Whether in Nigeria, Nicaragua or the United States, many of the challenges–and rewards–encountered by women in the workforce remain the same.
That's the consensus of "Global Women’s Journey," a panel of six tech-savvy female professionals who gathered at Adobe Systems on Thursday, for International Women’s Day, to discuss women’s path to leadership. They stressed that women often have to make an extra effort to rise to the top of their commonly male-dominated fields, but that the barriers–especially in Silicon Valley– are slowly breaking.
"If you prove to others that you’re just as capable as them, at some point they’ll pay you," said Bridget Sexton, global entrepreneurship manager at , eliciting laughter from the audience of about 80 women, and a few men.
Throughout the panel, Sexton emphasized that women must turn their ideas into action in order to gain more credibility. "People don’t ask you what you think, they ask you what you do [for a job]," she said, "That’s what’s going to make you more valuable."
One recent action Sexton undertook was through a Google project to aid businesses in the developing world go online. She helped a woman with a baby clothes stand in Lagos, Nigeria who had previously never used the Internet set up a thriving international business, which now employs 30.
Some of the panelists who had spent a few decades in the workforce commented on how many more opportunities have opened up for women since they first began their careers.
Growing up, "I couldn’t see one woman role model," said Linda Alepin, the director of the Global Woman’s Leadership Network at Santa Clara University. "As younger people, you’re lucky not just to have role models but women you can ask to be mentors."
Yet the number of women in the office–and especially boardroom–varies country by country, the women said.
"It’s different working in China, where I’m often the only woman in the room," said Katy Dickenson, the director of Huawei Technologies, which has offices around the world, including Santa Clara.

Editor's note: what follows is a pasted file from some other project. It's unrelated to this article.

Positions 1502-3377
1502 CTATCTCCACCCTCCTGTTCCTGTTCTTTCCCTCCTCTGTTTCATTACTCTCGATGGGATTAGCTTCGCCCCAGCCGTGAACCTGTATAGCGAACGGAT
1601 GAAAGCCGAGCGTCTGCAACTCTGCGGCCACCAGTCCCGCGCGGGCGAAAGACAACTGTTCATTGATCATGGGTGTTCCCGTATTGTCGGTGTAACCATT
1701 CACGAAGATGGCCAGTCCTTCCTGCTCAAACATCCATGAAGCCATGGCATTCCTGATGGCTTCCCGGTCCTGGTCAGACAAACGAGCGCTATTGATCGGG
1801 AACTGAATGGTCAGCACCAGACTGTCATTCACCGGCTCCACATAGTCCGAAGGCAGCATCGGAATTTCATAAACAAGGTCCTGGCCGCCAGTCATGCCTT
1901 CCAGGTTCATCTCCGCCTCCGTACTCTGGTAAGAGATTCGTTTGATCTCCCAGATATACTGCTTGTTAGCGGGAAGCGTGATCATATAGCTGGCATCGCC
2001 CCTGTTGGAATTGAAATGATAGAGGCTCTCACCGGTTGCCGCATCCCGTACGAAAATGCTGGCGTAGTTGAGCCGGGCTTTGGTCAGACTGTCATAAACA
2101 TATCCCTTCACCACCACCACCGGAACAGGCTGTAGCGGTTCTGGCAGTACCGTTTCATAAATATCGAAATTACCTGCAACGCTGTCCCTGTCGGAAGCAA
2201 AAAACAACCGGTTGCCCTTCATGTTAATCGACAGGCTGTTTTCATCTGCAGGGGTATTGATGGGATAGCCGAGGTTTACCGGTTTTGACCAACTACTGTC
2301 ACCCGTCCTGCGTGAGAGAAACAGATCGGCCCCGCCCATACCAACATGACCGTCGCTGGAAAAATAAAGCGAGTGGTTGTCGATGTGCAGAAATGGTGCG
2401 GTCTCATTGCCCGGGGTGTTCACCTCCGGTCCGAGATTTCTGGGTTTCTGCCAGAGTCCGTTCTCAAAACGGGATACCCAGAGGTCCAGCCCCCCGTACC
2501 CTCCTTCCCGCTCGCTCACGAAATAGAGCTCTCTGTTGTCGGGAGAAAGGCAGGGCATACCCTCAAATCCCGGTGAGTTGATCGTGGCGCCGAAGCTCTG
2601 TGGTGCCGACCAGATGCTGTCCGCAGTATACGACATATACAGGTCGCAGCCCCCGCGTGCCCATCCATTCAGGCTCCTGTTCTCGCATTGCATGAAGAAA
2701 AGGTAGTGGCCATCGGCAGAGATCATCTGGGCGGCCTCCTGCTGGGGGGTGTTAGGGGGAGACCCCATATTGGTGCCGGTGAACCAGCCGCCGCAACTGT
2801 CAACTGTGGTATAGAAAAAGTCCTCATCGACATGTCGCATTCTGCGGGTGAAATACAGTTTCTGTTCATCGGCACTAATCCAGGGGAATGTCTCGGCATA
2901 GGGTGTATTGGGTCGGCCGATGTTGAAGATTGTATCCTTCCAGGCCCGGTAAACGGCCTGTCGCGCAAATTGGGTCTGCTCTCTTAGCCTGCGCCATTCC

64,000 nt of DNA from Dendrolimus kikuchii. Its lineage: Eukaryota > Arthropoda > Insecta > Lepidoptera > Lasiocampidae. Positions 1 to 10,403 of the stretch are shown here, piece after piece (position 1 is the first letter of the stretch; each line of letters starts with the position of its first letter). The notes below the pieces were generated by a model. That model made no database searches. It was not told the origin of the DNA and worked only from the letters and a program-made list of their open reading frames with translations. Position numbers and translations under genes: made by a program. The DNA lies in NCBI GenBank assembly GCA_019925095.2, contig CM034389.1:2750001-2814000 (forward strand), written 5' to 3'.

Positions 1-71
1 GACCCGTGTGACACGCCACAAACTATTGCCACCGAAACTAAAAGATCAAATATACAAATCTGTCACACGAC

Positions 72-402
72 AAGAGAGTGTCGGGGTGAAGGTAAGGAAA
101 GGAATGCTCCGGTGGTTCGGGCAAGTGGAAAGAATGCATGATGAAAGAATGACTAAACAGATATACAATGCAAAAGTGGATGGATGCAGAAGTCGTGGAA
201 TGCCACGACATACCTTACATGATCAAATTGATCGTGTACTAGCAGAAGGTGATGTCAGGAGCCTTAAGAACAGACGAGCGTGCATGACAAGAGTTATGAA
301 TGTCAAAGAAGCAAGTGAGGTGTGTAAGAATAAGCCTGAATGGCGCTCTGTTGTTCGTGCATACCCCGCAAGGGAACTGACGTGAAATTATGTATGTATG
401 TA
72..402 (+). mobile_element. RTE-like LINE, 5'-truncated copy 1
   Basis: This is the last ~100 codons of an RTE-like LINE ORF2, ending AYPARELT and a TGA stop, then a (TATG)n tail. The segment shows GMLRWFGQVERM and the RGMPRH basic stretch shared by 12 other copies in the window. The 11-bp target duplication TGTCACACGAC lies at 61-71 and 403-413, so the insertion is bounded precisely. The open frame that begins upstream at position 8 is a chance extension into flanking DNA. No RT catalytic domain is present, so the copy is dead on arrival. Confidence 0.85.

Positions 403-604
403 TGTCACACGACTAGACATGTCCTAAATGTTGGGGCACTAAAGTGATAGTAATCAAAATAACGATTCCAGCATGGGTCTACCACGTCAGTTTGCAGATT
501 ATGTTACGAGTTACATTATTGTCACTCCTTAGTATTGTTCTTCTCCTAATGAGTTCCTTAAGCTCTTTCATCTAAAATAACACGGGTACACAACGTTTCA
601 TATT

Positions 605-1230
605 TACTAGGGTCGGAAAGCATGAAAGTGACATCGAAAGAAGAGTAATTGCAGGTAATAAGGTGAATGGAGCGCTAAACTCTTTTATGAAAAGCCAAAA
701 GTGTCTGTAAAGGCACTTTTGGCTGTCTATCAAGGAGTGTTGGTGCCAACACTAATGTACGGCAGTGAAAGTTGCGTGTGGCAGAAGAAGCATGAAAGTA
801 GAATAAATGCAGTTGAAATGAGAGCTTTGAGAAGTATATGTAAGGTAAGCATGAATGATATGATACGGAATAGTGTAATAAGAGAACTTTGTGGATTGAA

Audience member Aileen Nandi also pointed out that women around the world often come from societies with large structural obstacles already in place. For example, in some countries it's legal to turn women down for jobs because they plan to have children in the near future, or to specify a certain age and appearance of job applicants.
Still, some of the women found that their gender has played to their advantage, both helping them stand out and gain more respect for their pursuits.
"In China, I’ve been given access to some of the big male leaders," said Rebecca Fannin, a local journalist and author of Silicon Dragon: How China is Winning the Tech Race.
The panelists also addressed how to maintain a work-life balance amid hectic schedules.
"The first 'no' is the hardest," said Sexton on the importance of setting aside time for oneself and being present in the current task or moment. "In a generation of iPads and iPods, there’s less depth of interaction with people."
The panel was a collaboration between BayBrazil, the Mountain View-based German American Business Association (GABA), Adobe Systems and SVForum. International Women’s Day began in the early twentieth century as women around the world fought for measures of equality such as the right to vote. While some countries use it as a way to honor mothers and grandmothers, it still has deep social connotations: the United Nations’ 2012 theme for the day was "End Hunger and Poverty."
"I think it was a perfect way to celebrate International Women’s Day from mid-career to late career," said audience member Marjan Soleimanieh, a financial analyst at Siemens Healthcare in Mountain View, after the event. "I felt like I could connect to all of the panelists."
Daniela Proske, a local professional and GABA member, was impressed by the women’s emphasis on finding mentors and volunteering.
"All of them were lucky and successful in their lives, and now want to give back to their communities," said Proske, pointing out a trait she found particularly unique to Silicon Valley.
The Global Women’s Journey series was started two years ago by Margarise Correa, director of BayBrazil.
"I was inspired by so many amazing women around the world during the process of envisioning BayBrazil," she said. "I wanted to create a space for women to share their stories and build new ones. That's how this series was born."
It was hosted by Brazilian-born Luciana Vecchi, Business Product Manager for Growth Markets. She wanted to give women in tech and business the opportunity to share their cultural differences and similarities in the workforce -- and inspire each other.
"We want people to leave the talk feeling enthusiastic," she said, "ready to take risks, and move forward."